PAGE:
Can The Good Doctor have long term success?

If you’re not on the bandwagon for ABC’s newest drama The Good Doctor, you might be behind the curve. While critically panned, the show is still catching on with casual viewers. Rarely do doctor/hospital shows underperform and The Good Doctor seems to already be riding along on similar success.

For those still on the fence about starting yet another medical drama, fear not. The deciding factor can be narrowed down to one comparison. Did you enjoy House M.D. while it was on FOX? If so than jump on board and start streaming now. Even though the shows are different in premise they share the same style. Each created by David Shore, both shows share the same medical jargon and attention to detail that make them seem more realistic. While they have similarities the shows protagonists are what set the two apart. Dr. Shawn Murphy (Freddie Hightower) is a more caring, feeling, polar opposite version of Dr. House. However, the due to premise of the show, Dr. Murphy falls somewhere on the Autism spectrum.


That alone poses a major challenge for the show. The real question going forward is not how good the show is now, but how long can it sustain long term success. The biggest challenges the writers will face is maintaining authenticity. Right now the show is enjoying success by being able to portray the disconnect of the main character and how it stays true to life to a person with a mild form of autism. While there are many cases, the one thing consistent with autism is the social disconnect.

One thing that makes dramas great to viewers is the emotional investment in the characters. Between the close friendships, the love interests, and colleague connections to show reliability dramas are based off emotion. So how does a show both portray social disconnect and emotional connections while staying true to the characters. If The Good Doctor is on for an extended period will those relationships seemed forced, or will they evolve and grow the characters past the premise of the original show? How do they stay true to what the show is intended to be? That will ultimately decide the show’s long term success.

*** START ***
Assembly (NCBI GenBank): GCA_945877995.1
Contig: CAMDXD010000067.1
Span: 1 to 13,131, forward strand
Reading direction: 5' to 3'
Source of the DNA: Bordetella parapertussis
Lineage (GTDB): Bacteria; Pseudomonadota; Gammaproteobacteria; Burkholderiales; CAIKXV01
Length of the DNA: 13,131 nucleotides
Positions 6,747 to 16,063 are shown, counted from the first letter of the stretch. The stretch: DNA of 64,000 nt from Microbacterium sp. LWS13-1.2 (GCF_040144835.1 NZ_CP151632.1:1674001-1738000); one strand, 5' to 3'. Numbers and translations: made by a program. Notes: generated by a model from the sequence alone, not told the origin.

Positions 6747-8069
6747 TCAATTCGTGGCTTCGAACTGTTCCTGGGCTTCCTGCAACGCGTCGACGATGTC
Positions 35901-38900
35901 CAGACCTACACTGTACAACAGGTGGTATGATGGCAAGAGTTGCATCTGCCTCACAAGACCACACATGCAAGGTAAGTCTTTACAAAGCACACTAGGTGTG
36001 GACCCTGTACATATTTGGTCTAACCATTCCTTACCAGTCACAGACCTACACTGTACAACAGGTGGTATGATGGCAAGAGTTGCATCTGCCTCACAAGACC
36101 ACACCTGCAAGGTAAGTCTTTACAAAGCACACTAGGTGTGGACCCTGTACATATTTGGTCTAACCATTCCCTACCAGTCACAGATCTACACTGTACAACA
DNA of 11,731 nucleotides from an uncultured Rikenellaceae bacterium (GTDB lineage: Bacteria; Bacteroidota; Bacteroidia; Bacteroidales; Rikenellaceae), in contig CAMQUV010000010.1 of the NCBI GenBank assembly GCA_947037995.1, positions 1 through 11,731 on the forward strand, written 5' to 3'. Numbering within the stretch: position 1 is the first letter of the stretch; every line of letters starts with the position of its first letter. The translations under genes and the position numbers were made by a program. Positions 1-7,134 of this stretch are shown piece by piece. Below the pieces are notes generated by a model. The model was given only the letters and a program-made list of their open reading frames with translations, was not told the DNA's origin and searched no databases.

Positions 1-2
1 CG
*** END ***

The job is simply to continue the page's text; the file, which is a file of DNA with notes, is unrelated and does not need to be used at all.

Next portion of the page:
ABC’s been struggling to find another prime time drama for some time now and seem to have nailed one down. The Good Doctor isn’t without it’s flaws, but as most medical dramas go, right now it’s near the top. If it can stay true to the characters and build a show that doesn’t seemed forced it can be around for years to come. If they venture too far off with character growth, they’ll quickly alienate their original fan base. The Good Doctor should be added to any medical-drama lover’s rotation, but proceed with caution.[RickTwitter]


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  1. The Good Doctor: What is Plaguing This Medical Drama? - 28 September, 2018 at 11:38

    […] The challenge The Good Doctor faces now can easily be fixed. Viewers don’t want to see characters, they want to see people. Too much of the onscreen personas seem like characters and not people we connect with. While the show has strength in the right places, its longevity might be in jeopardy. In fact, the writers seemed to go down a checklist to hit all their marks of a stereotypical drama. While the premise is a bit different from other medical dramas, The Good Doctor does little to separate itself from the usual path. In order to succeed, they need to bring these characters to life and connect with viewers. Otherwise, the show won’t last more than a season or two more. […]

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